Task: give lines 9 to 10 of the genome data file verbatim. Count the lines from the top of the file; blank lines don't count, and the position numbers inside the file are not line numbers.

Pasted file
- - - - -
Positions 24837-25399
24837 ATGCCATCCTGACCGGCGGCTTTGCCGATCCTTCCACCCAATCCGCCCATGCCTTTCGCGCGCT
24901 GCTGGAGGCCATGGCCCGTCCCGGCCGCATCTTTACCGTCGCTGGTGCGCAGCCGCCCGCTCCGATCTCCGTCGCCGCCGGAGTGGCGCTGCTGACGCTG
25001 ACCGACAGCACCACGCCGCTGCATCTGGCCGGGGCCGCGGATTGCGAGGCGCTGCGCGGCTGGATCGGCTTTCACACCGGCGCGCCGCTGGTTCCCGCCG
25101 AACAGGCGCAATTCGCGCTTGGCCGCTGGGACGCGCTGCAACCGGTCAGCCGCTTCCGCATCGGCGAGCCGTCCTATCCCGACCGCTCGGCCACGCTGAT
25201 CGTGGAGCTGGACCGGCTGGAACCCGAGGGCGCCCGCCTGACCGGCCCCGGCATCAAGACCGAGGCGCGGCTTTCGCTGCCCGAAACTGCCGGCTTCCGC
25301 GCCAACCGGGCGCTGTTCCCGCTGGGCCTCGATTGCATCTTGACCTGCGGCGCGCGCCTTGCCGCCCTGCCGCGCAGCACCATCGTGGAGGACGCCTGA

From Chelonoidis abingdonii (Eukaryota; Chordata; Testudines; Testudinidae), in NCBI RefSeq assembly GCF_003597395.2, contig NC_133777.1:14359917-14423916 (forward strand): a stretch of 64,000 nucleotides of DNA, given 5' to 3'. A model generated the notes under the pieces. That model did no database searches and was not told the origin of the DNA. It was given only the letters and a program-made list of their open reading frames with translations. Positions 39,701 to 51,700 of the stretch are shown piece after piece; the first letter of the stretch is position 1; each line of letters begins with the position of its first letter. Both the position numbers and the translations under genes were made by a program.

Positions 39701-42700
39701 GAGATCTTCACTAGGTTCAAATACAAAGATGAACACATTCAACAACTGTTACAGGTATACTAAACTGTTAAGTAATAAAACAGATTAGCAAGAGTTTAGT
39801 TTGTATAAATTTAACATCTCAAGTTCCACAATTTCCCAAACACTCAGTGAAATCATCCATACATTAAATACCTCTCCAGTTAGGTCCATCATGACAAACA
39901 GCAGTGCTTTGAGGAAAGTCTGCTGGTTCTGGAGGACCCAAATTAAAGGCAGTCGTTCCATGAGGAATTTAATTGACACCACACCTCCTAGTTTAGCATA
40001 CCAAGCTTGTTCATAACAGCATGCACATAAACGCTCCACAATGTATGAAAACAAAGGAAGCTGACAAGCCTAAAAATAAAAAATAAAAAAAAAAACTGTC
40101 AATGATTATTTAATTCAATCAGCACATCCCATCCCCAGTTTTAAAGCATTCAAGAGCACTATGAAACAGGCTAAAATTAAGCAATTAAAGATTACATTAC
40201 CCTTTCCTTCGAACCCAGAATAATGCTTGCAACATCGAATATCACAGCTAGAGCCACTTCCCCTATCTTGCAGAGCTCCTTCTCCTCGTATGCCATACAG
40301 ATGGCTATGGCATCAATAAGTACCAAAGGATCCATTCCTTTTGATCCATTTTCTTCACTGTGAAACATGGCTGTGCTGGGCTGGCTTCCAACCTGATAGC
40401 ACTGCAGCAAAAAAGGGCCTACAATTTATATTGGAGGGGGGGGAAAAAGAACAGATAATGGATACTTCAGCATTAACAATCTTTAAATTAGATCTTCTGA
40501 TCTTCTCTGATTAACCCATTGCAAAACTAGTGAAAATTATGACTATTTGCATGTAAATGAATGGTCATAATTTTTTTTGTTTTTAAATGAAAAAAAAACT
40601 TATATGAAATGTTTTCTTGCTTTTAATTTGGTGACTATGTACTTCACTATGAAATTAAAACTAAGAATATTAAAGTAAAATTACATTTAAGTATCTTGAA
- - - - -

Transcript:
Positions 39701-42700
39701 GAGATCTTCACTAGGTTCAAATACAAAGATGAACACATTCAACAACTGTTACAGGTATACTAAACTGTTAAGTAATAAAACAGATTAGCAAGAGTTTAGT